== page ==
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Location: Missing in Finnish wilderness, howling to moon with wolf brethren and walking with brother bears
I simply love the gabling you've done! Excellent job. Very creative and smart thinking ^^

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 Post subject:
PostPosted: Fri Dec 05, 2008 11:40 am 
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Location: Ontario, Canada
Very nice work! The result is a system that looks like it was well thought out and plenty of time was invested in it. It has a quality look to it. I really like the look of the grommets. They really clean the look up. I have done a build in the 3480 before and it is an excellent case, great choice.

Enjoy the new system!

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PostPosted: Fri Dec 05, 2008 1:05 pm 
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Very clean job!

How'd you get the ATX power connector through the grommet(s)?

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 Post subject:
PostPosted: Fri Dec 05, 2008 1:10 pm 
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Ralf Hutter wrote:
Very clean job!

How'd you get the ATX power connector through the grommet(s)?



It won't fit straight-on, so you just pull all the wires to one side of the the connector and push it through long-ways. It's pretty obvious, if you think about it, but I can take a picture to illustrate if you'd like.


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 Post subject:
PostPosted: Fri Dec 05, 2008 1:51 pm 
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I've always liked the NSK 3480, but have had a lot of trouble with cable management. You've given me a lot to think about for my next build, because this is one of the best-looking setups I've seen.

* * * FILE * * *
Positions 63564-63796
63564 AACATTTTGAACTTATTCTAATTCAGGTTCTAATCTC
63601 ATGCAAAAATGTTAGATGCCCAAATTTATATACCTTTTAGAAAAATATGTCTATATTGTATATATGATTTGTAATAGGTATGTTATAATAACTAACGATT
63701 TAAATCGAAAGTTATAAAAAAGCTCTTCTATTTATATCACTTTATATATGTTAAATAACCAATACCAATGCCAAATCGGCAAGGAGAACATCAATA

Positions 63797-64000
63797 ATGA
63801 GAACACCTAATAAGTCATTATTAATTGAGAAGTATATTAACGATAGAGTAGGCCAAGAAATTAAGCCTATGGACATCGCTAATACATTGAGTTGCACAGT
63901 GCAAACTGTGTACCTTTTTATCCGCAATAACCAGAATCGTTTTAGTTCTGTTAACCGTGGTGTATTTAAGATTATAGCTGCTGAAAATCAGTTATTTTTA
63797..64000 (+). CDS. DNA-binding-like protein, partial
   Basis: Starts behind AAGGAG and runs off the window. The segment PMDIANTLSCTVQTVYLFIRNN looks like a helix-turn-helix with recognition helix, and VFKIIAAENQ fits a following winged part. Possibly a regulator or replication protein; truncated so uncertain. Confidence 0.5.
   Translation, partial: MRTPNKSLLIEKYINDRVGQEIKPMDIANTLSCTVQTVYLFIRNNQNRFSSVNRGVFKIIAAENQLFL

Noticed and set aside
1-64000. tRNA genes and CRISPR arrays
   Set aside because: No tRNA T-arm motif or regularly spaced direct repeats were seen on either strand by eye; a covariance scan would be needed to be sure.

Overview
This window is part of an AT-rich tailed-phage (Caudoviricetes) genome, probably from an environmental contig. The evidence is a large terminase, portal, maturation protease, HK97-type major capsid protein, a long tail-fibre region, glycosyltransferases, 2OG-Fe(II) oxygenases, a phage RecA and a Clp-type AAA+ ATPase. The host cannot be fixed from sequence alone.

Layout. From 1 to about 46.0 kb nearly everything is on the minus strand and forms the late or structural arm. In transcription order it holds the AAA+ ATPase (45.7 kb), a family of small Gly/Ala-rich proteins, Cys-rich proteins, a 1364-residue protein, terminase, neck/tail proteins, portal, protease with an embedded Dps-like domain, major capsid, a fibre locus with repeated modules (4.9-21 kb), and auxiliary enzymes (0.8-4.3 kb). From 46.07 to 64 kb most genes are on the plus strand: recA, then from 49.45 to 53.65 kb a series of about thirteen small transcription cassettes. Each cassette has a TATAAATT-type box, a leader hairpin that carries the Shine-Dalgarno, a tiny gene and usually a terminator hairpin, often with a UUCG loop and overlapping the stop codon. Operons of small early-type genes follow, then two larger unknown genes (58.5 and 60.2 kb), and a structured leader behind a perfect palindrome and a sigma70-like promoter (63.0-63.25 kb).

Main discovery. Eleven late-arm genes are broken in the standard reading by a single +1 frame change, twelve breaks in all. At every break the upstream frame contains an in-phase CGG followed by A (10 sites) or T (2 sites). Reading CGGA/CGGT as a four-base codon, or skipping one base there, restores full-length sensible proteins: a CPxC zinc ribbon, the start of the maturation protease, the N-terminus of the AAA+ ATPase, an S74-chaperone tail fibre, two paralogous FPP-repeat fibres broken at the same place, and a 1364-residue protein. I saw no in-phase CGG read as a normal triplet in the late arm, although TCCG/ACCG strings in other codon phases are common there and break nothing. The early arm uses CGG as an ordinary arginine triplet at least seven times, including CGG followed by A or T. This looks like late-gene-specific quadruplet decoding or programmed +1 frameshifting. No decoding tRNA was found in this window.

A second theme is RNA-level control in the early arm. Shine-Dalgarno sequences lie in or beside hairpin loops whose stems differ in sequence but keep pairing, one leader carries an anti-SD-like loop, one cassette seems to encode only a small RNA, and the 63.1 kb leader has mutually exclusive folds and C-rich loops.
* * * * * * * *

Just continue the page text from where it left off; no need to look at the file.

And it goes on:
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PostPosted: Sat Dec 06, 2008 6:36 am 
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*THUMBS UP*

Well done. Easily 10 of 10 points


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PostPosted: Sat Dec 06, 2008 11:34 am 
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Nice clean job. Just needs some sleeving and it'll look absolutely mint :)

Approx how much clearance is there between the PSU and the top cover?

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PostPosted: Sat Dec 06, 2008 11:37 am 
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Awesome job! BTW, where did you get those rubber grommets/rings for the holes and those cable holders?

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PostPosted: Sat Dec 06, 2008 12:10 pm 
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Zenphic wrote:
Awesome job! BTW, where did you get those rubber grommets/rings for the holes and those cable holders?
I was under the impression that he already said where he got them:
krick wrote:
OMAR-2092 1 1/8" x 1/16" x 1 1/2" x 1 7/8" x 3/8" rubber grommets
http://cableorganizer.com/grommet/

However, it doesn't look like you can order sane quantities from that site. Take a look at your local hardware store; something like an Ace Hardware will probably carry those.

.


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PostPosted: Sat Dec 06, 2008 6:31 pm 
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tehcrazybob wrote:
Zenphic wrote:
Awesome job! BTW, where did you get those rubber grommets/rings for the holes and those cable holders?
I was under the impression that he already said where he got them:
krick wrote:
OMAR-2092 1 1/8" x 1/16" x 1 1/2" x 1 7/8" x 3/8" rubber grommets
http://cableorganizer.com/grommet/

However, it doesn't look like you can order sane quantities from that site. Take a look at your local hardware store; something like an Ace Hardware will probably carry those.

.


They have a single unit price, and a price for large quantities. I ordered a quantity of 4. I needed three, but I figured I'd get one extra in case I messed up cutting the one by the power supply.

The adhesive zip tie mounts came from home depot in packs of 10. The smallest they had were 1" x 1" but I've seen ones as small as 1/2" x 1/2" online. I think 3/4" x 3/4" is the optimal size. Most case modding online stores have them.